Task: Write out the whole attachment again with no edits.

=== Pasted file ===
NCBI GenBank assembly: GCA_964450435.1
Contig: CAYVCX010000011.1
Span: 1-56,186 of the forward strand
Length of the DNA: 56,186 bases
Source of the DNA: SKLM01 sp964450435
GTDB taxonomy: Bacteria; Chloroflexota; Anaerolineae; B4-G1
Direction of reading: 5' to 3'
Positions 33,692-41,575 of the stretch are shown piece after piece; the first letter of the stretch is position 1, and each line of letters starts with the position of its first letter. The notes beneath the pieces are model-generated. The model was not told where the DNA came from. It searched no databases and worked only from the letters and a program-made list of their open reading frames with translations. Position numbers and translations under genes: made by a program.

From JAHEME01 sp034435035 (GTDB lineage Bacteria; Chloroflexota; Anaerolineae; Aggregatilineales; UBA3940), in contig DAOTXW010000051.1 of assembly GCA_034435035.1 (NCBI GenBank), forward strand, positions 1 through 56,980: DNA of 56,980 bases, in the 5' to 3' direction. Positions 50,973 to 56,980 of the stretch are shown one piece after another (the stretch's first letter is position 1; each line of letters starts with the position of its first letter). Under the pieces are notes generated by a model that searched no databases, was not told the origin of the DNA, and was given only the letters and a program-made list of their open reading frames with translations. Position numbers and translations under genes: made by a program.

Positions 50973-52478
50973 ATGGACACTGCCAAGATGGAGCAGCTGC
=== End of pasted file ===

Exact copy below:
NCBI GenBank assembly: GCA_964450435.1
Contig: CAYVCX010000011.1
Span: 1-56,186 of the forward strand
Length of the DNA: 56,186 bases
Source of the DNA: SKLM01 sp964450435
GTDB taxonomy: Bacteria; Chloroflexota; Anaerolineae; B4-G1
Direction of reading: 5' to 3'
Positions 33,692-41,575 of the stretch are shown piece after piece; the first letter of the stretch is position 1, and each line of letters starts with the position of its first letter. The notes beneath the pieces are model-generated. The model was not told where the DNA came from. It searched no databases and worked only from the letters and a program-made list of their open reading frames with translations. Position numbers and translations under genes: made by a program.

From JAHEME01 sp034435035 (GTDB lineage Bacteria; Chloroflexota; Anaerolineae; Aggregatilineales; UBA3940), in contig DAOTXW010000051.1 of assembly GCA_034435035.1 (NCBI GenBank), forward strand, positions 1 through 56,980: DNA of 56,980 bases, in the 5' to 3' direction. Positions 50,973 to 56,980 of the stretch are shown one piece after another (the stretch's first letter is position 1; each line of letters starts with the position of its first letter). Under the pieces are notes generated by a model that searched no databases, was not told the origin of the DNA, and was given only the letters and a program-made list of their open reading frames with translations. Position numbers and translations under genes: made by a program.

Positions 50973-52478
50973 ATGGACACTGCCAAGATGGAGCAGCTGC